An advertisement for fashion brand Yves Saint Laurent has been banned for featuring a model who has been described as "unhealthily underweight".
The ad, which appeared in Elle UK magazine, featured a black and white photo of a woman whose rib cage is clearly visible. Meanwhile her knees and thighs are of a similar width.
The advertisement was flagged up after a reader of Elle Magazine complained that it was irresponsible for using a model who appeared to be unhealthily thin.
The woman, who has been described by the Advertising Standards Authority (ASA) as "unhealthily underweight", is pictured wearing a short black dress and high heels while lying on the floor with her eyes closed.
The ASA said YSL "indicated that they did not agree with the complainant's view that the model was unhealthily thin", but did not provide a detailed response.
Elle UK told the watchdog it had no comment to make on the complaint.
The ASA said the model's pose and the lighting drew particular focus to her chest, where her rib cage was visible and appeared prominent, and to her legs, where her thighs and knees appeared a similar width.
It said: "We therefore considered that the model appeared unhealthily underweight in the image and concluded that the ad was irresponsible."
It ruled that the ad must not appear again in its current form, adding: "We told the advertisers to ensure that the images in their ads were prepared responsibly."
Earlier this year, a campaign for the YSL perfume Black Opium was cleared by the ASA following complaints that it glamorised and trivialised drug use and addiction.
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A spokesperson for eating disorder charity Beat, told HuffPost UK Lifestyle: "The constant portrayal of a very slender look as the only aspirational ideal for young people needs to be challenged if a generation are to grow up with a robust sense of their self worth.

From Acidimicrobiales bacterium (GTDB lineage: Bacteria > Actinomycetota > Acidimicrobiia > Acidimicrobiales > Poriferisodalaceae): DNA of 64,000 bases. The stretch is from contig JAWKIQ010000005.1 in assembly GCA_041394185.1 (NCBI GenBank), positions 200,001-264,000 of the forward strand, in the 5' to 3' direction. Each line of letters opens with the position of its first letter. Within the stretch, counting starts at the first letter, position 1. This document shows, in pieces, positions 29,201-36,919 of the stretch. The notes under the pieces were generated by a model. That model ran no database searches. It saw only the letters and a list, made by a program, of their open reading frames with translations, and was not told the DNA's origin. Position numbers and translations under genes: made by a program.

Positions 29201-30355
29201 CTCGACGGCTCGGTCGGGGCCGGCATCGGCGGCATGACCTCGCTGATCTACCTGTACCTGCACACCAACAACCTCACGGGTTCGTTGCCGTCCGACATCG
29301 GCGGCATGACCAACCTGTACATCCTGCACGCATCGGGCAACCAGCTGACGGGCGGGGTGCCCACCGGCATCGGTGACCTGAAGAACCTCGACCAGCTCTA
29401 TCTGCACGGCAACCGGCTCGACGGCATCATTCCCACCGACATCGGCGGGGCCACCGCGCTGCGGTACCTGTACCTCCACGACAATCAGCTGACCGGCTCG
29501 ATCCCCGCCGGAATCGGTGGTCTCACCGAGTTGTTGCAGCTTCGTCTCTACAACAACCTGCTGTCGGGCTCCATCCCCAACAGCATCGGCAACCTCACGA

"The ASA ruling is not about whether this person in the picture is healthy, but whether the images of her are being used in a way that can have an irresponsible effect on others and we are really pleased to see that they are taking action to uphold their responsibility for the social impact of adverts, as well as judging whether they are legal, decent, honest and truthful."
Samantha Arditti, who heads up the Be Real Campaign, the UK’s national movement for body confidence, said: “This is a prime example of advertisers selecting models based on the outdated premise that the only way to sell products is by presenting an idealised view of the female body – in this case showing a model who is so thin that she is deemed unhealthily underweight.
"Be Real is not about promoting one body type at the expense of another, however we are once again presented with an ‘aspirational ideal’ that is unattainable for the majority of people.
"We know that around 95% of the population can never realistically attain the current body ideals being portrayed by many media and advertisers."
She added that "the pressure of feeling as though we need to live up to unachievable expectations not only causes low body confidence but often leads to unhealthy life choices and extreme approaches to weight loss".
"A fifth of adults admit to skipping meals to try and lose weight and more than one in 10 have considered cosmetic interventions to change the way they look.
"Many of us feel too ashamed or embarrassed to even try to improve our health - a third of us don’t exercise because of the way we look. How can we expect to feel confident about our bodies if we rarely see them reflected back at us?"
Meanwhile, YSL declined to comment on the ruling.
Samantha Arditti believes that advertisers and publishers should now focus on using a diverse range of models to reflect "what we really look like".
"We can then feel more confident about who we are, which in turn will not only lead to a healthier attitude to our bodies but a society that values health above appearance."